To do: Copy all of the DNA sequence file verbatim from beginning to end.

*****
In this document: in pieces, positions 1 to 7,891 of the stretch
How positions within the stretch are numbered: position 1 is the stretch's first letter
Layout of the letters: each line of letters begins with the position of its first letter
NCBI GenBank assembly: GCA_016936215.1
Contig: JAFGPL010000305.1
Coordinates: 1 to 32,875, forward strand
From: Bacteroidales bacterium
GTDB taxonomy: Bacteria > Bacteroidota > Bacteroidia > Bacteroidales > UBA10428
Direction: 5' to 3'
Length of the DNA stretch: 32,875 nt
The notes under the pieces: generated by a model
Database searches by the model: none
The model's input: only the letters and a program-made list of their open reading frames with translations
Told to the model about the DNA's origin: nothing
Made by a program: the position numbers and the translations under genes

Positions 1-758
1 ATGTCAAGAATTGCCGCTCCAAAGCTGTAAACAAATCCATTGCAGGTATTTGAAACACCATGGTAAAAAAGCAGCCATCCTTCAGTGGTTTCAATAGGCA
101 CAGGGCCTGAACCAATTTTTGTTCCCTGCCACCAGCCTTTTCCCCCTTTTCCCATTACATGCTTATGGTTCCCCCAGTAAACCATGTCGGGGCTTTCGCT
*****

In this document: in pieces, positions 1 to 7,891 of the stretch
How positions within the stretch are numbered: position 1 is the stretch's first letter
Layout of the letters: each line of letters begins with the position of its first letter
NCBI GenBank assembly: GCA_016936215.1
Contig: JAFGPL010000305.1
Coordinates: 1 to 32,875, forward strand
From: Bacteroidales bacterium
GTDB taxonomy: Bacteria > Bacteroidota > Bacteroidia > Bacteroidales > UBA10428
Direction: 5' to 3'
Length of the DNA stretch: 32,875 nt
The notes under the pieces: generated by a model
Database searches by the model: none
The model's input: only the letters and a program-made list of their open reading frames with translations
Told to the model about the DNA's origin: nothing
Made by a program: the position numbers and the translations under genes

Positions 1-758
1 ATGTCAAGAATTGCCGCTCCAAAGCTGTAAACAAATCCATTGCAGGTATTTGAAACACCATGGTAAAAAAGCAGCCATCCTTCAGTGGTTTCAATAGGCA
101 CAGGGCCTGAACCAATTTTTGTTCCCTGCCACCAGCCTTTTCCCCCTTTTCCCATTACATGCTTATGGTTCCCCCAGTAAACCATGTCGGGGCTTTCGCT